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Old 05-29-2015, 06:08 PM   #11
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It's also a good idea to let the generator run for a few minutes before putting a load on it. This allows any dampness to dry up before the load is applied. And also allows the gen to warm up.

This step isn't written in any book or manual. I live in the south in very humid conditions and it's the way I've been taught when bringing any genset online.
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Old 05-29-2015, 06:31 PM   #12
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It's also a good idea to let the generator run for a few minutes before putting a load on it. This allows any dampness to dry up before the load is applied. And also allows the gen to warm up.

This step isn't written in any book or manual. I live in the south in very humid conditions and it's the way I've been taught when bringing any genset online.

Great advice. I've had mine stall out by putting a load in it before it's warmed up. It restarts with a big puff of black smoke. It can't be good for it. I learned to wait.
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Old 05-29-2015, 06:42 PM   #13
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It's also a good idea to let the generator run for a few minutes before putting a load on it. This allows any dampness to dry up before the load is applied. And also allows the gen to warm up.

This step isn't written in any book or manual. I live in the south in very humid conditions and it's the way I've been taught when bringing any genset online.
I did consciously wait (either common sense or dumb luck) before turning the AC's on.
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Old 05-30-2015, 08:42 AM   #14
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tnbendr If your shore line has enough amperage to run your AC's, then why start the generator. If your shoreline is insufficient, then it makes sense to start the generator. But once the generator is running, everything will be on the generator. The shoreline will be not used. X2 to the suggestions of shedding the load when the generator is started.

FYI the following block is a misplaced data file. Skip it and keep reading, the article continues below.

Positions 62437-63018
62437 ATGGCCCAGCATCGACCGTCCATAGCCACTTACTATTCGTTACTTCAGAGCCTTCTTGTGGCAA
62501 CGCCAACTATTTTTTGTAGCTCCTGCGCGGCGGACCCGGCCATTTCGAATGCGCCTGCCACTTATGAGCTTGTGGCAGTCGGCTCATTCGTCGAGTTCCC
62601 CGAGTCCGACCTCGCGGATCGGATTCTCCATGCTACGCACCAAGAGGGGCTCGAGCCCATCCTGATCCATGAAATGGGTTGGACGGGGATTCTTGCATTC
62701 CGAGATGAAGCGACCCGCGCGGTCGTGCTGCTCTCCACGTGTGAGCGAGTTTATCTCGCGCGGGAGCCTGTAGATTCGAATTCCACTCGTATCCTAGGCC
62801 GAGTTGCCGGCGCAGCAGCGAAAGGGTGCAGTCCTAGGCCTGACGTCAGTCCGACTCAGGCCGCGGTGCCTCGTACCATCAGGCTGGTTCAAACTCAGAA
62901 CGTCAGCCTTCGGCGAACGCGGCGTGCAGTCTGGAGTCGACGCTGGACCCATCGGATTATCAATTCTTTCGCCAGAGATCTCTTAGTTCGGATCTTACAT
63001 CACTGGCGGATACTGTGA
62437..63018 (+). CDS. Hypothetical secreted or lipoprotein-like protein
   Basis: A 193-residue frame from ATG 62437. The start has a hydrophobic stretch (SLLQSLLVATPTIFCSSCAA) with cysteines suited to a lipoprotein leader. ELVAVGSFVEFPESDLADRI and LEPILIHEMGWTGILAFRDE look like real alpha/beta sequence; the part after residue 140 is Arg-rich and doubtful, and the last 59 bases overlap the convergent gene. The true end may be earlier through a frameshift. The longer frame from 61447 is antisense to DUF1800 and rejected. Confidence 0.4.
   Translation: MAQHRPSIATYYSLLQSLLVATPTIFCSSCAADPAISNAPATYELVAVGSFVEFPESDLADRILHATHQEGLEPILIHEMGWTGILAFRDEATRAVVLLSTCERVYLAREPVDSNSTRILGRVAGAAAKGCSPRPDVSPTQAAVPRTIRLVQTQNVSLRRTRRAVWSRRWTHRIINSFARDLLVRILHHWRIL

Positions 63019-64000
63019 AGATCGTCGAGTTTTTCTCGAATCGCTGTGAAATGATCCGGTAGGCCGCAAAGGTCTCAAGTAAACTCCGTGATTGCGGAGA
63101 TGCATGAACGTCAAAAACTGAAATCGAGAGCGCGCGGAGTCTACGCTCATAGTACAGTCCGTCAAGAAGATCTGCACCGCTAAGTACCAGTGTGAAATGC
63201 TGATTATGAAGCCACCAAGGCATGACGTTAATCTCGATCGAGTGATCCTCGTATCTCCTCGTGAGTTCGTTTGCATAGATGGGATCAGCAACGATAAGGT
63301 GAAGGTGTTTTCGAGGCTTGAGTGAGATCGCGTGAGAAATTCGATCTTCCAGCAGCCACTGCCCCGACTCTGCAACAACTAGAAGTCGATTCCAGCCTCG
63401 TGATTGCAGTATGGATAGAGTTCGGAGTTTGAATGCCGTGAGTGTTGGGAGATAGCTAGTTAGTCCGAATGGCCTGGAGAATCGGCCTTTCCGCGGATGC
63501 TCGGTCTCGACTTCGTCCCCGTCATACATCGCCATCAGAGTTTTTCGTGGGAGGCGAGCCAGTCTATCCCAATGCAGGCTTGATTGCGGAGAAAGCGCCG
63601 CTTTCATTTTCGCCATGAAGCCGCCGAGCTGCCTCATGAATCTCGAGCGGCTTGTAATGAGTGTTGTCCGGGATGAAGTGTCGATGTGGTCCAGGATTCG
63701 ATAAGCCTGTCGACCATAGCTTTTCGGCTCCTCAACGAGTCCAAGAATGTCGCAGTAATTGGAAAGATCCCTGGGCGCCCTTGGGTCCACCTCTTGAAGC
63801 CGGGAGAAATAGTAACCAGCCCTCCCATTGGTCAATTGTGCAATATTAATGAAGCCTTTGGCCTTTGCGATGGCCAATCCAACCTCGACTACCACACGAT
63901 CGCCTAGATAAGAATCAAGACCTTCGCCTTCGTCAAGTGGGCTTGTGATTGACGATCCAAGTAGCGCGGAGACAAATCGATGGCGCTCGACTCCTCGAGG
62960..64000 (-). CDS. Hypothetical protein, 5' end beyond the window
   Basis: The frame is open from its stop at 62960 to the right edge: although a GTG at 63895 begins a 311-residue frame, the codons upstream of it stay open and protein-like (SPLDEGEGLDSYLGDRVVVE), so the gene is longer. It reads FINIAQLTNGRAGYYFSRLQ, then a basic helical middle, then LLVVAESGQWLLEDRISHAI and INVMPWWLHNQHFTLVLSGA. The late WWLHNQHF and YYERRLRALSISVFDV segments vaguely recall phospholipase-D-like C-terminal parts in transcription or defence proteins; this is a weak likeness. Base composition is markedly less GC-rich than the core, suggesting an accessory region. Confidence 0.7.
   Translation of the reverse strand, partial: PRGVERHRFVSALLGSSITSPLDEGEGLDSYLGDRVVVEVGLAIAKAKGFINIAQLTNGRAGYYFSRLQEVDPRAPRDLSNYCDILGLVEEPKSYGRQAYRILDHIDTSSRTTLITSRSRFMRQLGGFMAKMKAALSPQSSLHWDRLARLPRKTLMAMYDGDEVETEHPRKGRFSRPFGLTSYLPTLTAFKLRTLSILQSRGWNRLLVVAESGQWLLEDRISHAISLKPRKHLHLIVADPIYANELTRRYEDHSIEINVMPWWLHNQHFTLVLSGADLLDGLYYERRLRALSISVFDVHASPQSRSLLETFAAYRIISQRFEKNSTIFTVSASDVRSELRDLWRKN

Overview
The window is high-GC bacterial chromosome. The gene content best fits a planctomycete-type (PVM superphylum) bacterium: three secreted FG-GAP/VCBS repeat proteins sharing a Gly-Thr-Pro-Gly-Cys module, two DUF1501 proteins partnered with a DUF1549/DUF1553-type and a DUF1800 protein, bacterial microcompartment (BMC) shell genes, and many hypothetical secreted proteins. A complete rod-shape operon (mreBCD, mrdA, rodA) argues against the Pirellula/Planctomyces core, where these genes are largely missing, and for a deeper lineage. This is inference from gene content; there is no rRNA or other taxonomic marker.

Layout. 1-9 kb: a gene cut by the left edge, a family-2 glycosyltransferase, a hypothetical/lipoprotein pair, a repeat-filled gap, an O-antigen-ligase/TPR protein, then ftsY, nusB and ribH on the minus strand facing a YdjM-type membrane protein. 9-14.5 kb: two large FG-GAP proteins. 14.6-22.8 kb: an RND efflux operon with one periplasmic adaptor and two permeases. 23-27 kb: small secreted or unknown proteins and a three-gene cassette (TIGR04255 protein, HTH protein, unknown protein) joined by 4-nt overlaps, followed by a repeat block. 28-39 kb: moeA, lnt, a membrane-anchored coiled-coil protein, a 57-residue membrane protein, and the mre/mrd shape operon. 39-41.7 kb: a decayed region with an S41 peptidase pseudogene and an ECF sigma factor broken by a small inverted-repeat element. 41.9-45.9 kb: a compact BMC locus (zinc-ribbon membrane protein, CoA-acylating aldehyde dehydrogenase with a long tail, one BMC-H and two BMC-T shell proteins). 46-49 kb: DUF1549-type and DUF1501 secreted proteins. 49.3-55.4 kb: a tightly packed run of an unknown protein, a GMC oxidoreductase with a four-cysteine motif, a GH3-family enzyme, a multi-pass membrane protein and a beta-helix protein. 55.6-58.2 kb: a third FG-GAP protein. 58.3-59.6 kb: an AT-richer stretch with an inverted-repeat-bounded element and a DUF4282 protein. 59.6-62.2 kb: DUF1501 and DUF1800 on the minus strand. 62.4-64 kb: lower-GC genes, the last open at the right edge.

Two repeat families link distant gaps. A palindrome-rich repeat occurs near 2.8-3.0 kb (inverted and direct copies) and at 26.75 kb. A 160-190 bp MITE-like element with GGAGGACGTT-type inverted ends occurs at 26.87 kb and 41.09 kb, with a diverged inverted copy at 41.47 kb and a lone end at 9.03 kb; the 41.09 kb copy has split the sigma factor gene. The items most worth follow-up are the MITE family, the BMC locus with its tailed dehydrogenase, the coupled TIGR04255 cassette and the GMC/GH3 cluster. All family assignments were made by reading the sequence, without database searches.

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Old 05-30-2015, 12:55 PM   #15
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I believe he said because he wants to exercise his generator while parked.
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Old 05-30-2015, 01:37 PM   #16
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I always turn off AC then UNPLUG, start gen and wait for the " beep " then fire up AC 's.... Rather be safe than sorry ... Have had multiple techs tell me that's the safest way....


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Old 05-30-2015, 02:00 PM   #17
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Actually sometimes on hot days when I'm leaving a campground, I will start the generator with the air conditioner on. Everything keeps right on working when I unplug the power cord and I pull out of the campground with a cool coach. I know some of you are going to say its bad, but I do it anyway at my own risk.
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Old 05-30-2015, 04:02 PM   #18
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Dan I do the same thing. I never knew it was a bad thing to do. I know not to hit either side with a load but it never occurred to me that this would harm the transfer switch.
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Old 05-30-2015, 04:27 PM   #19
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tnbendr If your shore line has enough amperage to run your AC's, then why start the generator. If your shoreline is insufficient, then it makes sense to start the generator. But once the generator is running, everything will be on the generator. The shoreline will be not used. X2 to the suggestions of shedding the load when the generator is started.
I am only plugged into a 15 amp 110 circuit, so I don't even want to try the AC. I wanted to run the AC and exercise the gen, especially now that I've learned it "needs" to run. It was a little dirty on the exhaust for awhile at first but I ran it for about 2 1/2 hrs...it's clean now!
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Old 05-30-2015, 08:16 PM   #20
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The transfer switch is designed to disconnect the shore power and connect to generator power without causing harm. There is a break in power seconds in duration that no power is sent to anything in the coach. Otherwise the coach would attempt to sync with the local utility company and that would not go well. The a/c compressor will turn off during the transfer and by design will not restart for 5 minutes max. This prevents power surges to the a/c units and generator.
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